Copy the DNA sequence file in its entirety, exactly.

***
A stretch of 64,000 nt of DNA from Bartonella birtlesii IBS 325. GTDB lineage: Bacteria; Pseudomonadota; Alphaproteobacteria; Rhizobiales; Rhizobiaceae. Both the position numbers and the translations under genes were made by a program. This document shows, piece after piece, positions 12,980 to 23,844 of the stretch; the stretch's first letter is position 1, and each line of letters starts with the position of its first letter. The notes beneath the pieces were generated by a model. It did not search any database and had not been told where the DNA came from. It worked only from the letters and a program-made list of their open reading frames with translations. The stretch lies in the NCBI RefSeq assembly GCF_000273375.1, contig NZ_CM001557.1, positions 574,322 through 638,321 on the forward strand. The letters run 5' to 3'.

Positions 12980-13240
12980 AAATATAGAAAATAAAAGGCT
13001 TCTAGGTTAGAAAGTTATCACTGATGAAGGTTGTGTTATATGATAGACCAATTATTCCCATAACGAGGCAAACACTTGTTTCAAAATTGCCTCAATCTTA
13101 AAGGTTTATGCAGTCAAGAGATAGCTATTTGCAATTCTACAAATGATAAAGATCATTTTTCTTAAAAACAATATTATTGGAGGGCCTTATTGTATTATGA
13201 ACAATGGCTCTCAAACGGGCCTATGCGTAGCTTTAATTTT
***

A stretch of 64,000 nt of DNA from Bartonella birtlesii IBS 325. GTDB lineage: Bacteria; Pseudomonadota; Alphaproteobacteria; Rhizobiales; Rhizobiaceae. Both the position numbers and the translations under genes were made by a program. This document shows, piece after piece, positions 12,980 to 23,844 of the stretch; the stretch's first letter is position 1, and each line of letters starts with the position of its first letter. The notes beneath the pieces were generated by a model. It did not search any database and had not been told where the DNA came from. It worked only from the letters and a program-made list of their open reading frames with translations. The stretch lies in the NCBI RefSeq assembly GCF_000273375.1, contig NZ_CM001557.1, positions 574,322 through 638,321 on the forward strand. The letters run 5' to 3'.

Positions 12980-13240
12980 AAATATAGAAAATAAAAGGCT
13001 TCTAGGTTAGAAAGTTATCACTGATGAAGGTTGTGTTATATGATAGACCAATTATTCCCATAACGAGGCAAACACTTGTTTCAAAATTGCCTCAATCTTA
13101 AAGGTTTATGCAGTCAAGAGATAGCTATTTGCAATTCTACAAATGATAAAGATCATTTTTCTTAAAAACAATATTATTGGAGGGCCTTATTGTATTATGA
13201 ACAATGGCTCTCAAACGGGCCTATGCGTAGCTTTAATTTT